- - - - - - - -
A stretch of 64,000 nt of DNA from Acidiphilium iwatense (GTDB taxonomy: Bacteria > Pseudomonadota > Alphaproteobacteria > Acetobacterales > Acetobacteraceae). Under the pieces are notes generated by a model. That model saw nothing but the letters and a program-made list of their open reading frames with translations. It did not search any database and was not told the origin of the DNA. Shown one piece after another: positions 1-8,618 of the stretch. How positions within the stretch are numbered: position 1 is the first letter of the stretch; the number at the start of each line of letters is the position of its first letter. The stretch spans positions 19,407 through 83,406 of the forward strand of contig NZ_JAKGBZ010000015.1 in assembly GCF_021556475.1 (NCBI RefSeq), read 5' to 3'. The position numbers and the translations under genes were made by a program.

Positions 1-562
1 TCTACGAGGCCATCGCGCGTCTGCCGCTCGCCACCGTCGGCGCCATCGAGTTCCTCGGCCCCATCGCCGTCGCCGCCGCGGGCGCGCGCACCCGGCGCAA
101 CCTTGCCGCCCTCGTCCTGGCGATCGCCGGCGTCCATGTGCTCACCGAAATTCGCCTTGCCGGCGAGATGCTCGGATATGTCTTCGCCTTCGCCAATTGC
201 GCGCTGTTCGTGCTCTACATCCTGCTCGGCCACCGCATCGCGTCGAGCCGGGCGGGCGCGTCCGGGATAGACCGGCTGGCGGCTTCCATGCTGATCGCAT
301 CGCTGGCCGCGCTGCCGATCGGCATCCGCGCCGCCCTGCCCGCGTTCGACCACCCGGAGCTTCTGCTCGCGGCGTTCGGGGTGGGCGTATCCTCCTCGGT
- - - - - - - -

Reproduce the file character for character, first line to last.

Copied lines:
A stretch of 64,000 nt of DNA from Acidiphilium iwatense (GTDB taxonomy: Bacteria > Pseudomonadota > Alphaproteobacteria > Acetobacterales > Acetobacteraceae). Under the pieces are notes generated by a model. That model saw nothing but the letters and a program-made list of their open reading frames with translations. It did not search any database and was not told the origin of the DNA. Shown one piece after another: positions 1-8,618 of the stretch. How positions within the stretch are numbered: position 1 is the first letter of the stretch; the number at the start of each line of letters is the position of its first letter. The stretch spans positions 19,407 through 83,406 of the forward strand of contig NZ_JAKGBZ010000015.1 in assembly GCF_021556475.1 (NCBI RefSeq), read 5' to 3'. The position numbers and the translations under genes were made by a program.

Positions 1-562
1 TCTACGAGGCCATCGCGCGTCTGCCGCTCGCCACCGTCGGCGCCATCGAGTTCCTCGGCCCCATCGCCGTCGCCGCCGCGGGCGCGCGCACCCGGCGCAA
101 CCTTGCCGCCCTCGTCCTGGCGATCGCCGGCGTCCATGTGCTCACCGAAATTCGCCTTGCCGGCGAGATGCTCGGATATGTCTTCGCCTTCGCCAATTGC
201 GCGCTGTTCGTGCTCTACATCCTGCTCGGCCACCGCATCGCGTCGAGCCGGGCGGGCGCGTCCGGGATAGACCGGCTGGCGGCTTCCATGCTGATCGCAT
301 CGCTGGCCGCGCTGCCGATCGGCATCCGCGCCGCCCTGCCCGCGTTCGACCACCCGGAGCTTCTGCTCGCGGCGTTCGGGGTGGGCGTATCCTCCTCGGT